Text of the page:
verse 7 John says that part of the mission of John the Baptist was to
give testimony to the light so that all men might believe.
John preached repentance that would lead to genuine faith which
in turn would bring salvation. John
makes it very clear that John the Baptist was not the light himself but
only a witness to that light.
need to note here the words repentance and faith.
It is clear from this verse, and verses throughout the New
Testament that repentance is a prerequisite to forgiveness of sins.
This is very important but commonly misunderstood.
This means that one can't have real faith, or forgiveness of
sins, unless he repents. Repentance
is more than the changing of one's mind.
It is the turning from the sin that rules us, which is only
possible with help from the Holy Spirit.
Greek word translated as "believe" here and in most places in
the New Testament is "pisteuo."
This word has nothing to do with merely giving mental ascent to a
truth. That is to say, just
believing that Jesus existed, even just believing He is the Son of God,
does not save you. "Pistueo"
means "to give one's self to another in a trusting
put, one is saved after he turns from his sinful way of life and hands
his life over to Jesus and trusts Him for all of who he is.
There is a big difference between mental ascent and a trusting
verse 8 John makes one thing very clear.
Just in case someone was wondering, and they were, John says that
John the Baptist was not the light.
That means, he was not the life that can light every human being.
He in fact was not the long awaited for Jewish Messiah.
We will see later in the chapter that people really were
wondering if John the Baptist might be the Messiah.
9 says that the true light that gives life to every man was coming into
the world. This was the
message of John the Baptist. There
was someone coming after him who could bring the light of understanding
to mankind. Once again, this
light was a spiritual light, bringing reconciliation to the supreme God
of all there is. At the time
of John the Baptist, the light was not yet come to the world, that is
why John phrases this in the future tense; that is, "was
might wonder why John said that the light, meaning Jesus, was coming
into the world when in fact He was already in the world.
It is true that Jesus was already in the world but His ministry
had not yet begun. He was
just an obscure young man that very few people would have known.
His Messianic ministry, although still in the future, wasn't far
the verb "is coming" refers to Jesus' soon coming ministry,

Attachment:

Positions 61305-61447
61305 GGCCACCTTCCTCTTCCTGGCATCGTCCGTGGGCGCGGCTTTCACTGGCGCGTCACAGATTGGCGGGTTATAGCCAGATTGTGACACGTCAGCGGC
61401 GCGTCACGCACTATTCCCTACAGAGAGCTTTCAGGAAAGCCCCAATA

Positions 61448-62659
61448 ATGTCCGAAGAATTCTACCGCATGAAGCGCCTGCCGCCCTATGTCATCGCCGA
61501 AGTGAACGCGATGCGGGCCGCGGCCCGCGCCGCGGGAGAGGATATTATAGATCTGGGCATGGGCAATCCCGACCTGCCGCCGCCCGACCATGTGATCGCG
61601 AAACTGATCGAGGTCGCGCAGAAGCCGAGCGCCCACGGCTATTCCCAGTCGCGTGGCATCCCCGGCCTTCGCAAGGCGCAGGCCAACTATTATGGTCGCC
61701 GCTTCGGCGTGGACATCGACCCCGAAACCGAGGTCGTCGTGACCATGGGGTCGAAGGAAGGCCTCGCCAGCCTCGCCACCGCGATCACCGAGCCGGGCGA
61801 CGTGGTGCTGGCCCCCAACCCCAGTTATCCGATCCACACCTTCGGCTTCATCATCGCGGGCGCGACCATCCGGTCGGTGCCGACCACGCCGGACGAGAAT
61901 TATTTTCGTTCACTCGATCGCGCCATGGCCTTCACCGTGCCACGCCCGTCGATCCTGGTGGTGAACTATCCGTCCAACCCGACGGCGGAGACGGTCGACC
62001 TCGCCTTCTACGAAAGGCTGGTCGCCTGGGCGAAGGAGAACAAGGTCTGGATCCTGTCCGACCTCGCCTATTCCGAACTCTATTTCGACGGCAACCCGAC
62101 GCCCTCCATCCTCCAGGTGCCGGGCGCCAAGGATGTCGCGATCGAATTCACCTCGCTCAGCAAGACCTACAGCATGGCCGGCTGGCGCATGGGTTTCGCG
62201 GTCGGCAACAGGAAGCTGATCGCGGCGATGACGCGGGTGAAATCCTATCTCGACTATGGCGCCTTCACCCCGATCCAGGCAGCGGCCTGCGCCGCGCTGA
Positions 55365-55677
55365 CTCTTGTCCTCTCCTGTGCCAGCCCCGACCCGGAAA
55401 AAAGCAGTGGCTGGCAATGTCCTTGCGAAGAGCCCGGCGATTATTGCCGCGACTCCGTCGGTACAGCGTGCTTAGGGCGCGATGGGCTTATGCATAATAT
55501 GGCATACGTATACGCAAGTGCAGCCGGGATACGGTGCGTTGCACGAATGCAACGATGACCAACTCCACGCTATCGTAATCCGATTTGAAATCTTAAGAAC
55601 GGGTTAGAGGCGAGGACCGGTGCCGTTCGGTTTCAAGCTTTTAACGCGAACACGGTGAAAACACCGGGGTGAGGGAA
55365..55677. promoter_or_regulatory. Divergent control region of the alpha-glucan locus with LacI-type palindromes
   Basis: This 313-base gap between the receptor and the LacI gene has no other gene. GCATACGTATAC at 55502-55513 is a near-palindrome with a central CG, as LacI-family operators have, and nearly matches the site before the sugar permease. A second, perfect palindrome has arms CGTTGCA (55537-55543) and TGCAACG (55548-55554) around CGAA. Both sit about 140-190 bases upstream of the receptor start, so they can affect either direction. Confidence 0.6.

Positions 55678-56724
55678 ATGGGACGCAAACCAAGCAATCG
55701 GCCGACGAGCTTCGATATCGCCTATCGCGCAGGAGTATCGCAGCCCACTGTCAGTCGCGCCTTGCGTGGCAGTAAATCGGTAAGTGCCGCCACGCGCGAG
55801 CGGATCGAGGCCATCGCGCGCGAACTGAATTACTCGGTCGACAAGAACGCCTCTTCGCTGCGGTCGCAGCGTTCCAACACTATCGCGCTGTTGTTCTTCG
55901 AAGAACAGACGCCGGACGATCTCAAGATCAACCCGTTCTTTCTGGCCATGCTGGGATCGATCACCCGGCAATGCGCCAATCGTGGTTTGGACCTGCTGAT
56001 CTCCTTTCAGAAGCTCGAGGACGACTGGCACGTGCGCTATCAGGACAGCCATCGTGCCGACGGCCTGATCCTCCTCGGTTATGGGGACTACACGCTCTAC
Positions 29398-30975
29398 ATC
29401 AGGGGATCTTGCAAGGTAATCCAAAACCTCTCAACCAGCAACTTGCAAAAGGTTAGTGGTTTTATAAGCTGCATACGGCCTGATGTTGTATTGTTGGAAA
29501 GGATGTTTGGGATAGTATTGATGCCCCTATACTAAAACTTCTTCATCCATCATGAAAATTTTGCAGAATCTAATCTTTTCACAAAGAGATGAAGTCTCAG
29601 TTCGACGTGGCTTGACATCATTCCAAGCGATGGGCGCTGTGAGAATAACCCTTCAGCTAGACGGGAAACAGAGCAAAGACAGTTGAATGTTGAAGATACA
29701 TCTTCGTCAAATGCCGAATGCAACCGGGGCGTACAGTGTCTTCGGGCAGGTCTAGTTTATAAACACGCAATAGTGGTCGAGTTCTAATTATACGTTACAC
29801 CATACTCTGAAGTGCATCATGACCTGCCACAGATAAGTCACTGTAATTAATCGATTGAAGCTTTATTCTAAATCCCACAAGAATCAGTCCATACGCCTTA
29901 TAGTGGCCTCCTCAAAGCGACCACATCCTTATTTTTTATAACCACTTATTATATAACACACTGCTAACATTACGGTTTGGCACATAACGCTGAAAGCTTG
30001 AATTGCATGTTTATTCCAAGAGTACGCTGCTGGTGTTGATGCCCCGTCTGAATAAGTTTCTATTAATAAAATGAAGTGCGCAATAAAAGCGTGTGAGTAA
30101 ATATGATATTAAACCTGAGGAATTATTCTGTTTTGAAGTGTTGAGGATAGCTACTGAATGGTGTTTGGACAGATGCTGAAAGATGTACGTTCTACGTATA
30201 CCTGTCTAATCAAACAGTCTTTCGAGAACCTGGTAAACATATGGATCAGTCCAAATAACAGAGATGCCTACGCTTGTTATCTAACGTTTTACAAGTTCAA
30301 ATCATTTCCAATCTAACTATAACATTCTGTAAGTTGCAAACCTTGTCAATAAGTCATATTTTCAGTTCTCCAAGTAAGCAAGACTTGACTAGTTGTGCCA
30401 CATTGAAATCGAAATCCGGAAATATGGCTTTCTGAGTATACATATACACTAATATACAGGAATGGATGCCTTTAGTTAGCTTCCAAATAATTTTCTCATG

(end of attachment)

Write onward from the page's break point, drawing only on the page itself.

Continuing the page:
John uses the present tense when he says that the light gives light to
every man. That means before
Jesus began his ministry, He was already lighting men.
There may be differing opinions here on just what this means.
One possible way to think of this may be that throughout history,
in one way or another, the light of God has been available for mankind.
Paul speaks to this in Romans 1:17 and following.
Light, or Godly understanding can be seen in creation itself,
creation that was created by Jesus.
in Old Testament days, spiritual light was available to mankind if he
wanted it. The prophetic
words of the prophets of old were full of spiritual light.
All that being said, that is, Jesus gives light to man, man
doesn't always receive the light that is offered him.
verse 10 John says that the light was in the world and that the world
was made through Him. In one
sense of the word, in a spiritual sense, the light was already in the
world, but could not be seen or understood by the world.
For this reason the light, that is the Word, had to come to the
world in such a way that man had a better chance of understanding and
embracing the light. The
light came into the world by becoming human. The
light came into the world in the form of Jesus.
verse 10 John says that He, meaning Jesus, was in the world.
How should we understand this?
There are two possibilities here.
John as he was writing these words was looking back into history.
Jesus came into the world and the world did not embrace Him when He
came. That's one way to view
way of viewing this is that John isn't writing these words in a
historical aspect decades from the time of Jesus' earthly ministry.
Maybe, especially because of the context, because he was speaking
about John the Baptist, he was using that time as his frame of
reference. When John was
baptizing people the light was already in the world but the world did
not receive it. In this
sense of the word, the light of God has always been in the world from
day one. Mankind just chose
not to embrace the light. In
that sense of the word, because Jesus is God and God is everywhere at
all times, God was available to man in days past.
verse 11 John says that the Word, that is Jesus, came to "His
own," the Jews, but the Jews did not receive Him.
How should we understand this?
The same two possibilities I mentioned above are possible.
If John is thinking in terms of history past, that is, from the
time he was writing these words, Jesus did come to the Jews and the Jews
did reject Him. On the other
hand, again, if John the Baptist is the reference point here, Jesus'
coming to the Jews had to mean God coming to the Jews in Old Testament
days. Jesus being God, and
God, meaning Jesus, came to the Jews through Abraham, Moses, and the
prophets. The Jews in Old
Testament days in this sense of the word rejected Jesus.
in verse 12 John says that some would receive the Word.
Those who believed, that is gave their lives to the Word, meaning
Jesus, would become children of God.
We need to note that our modern English concept of believing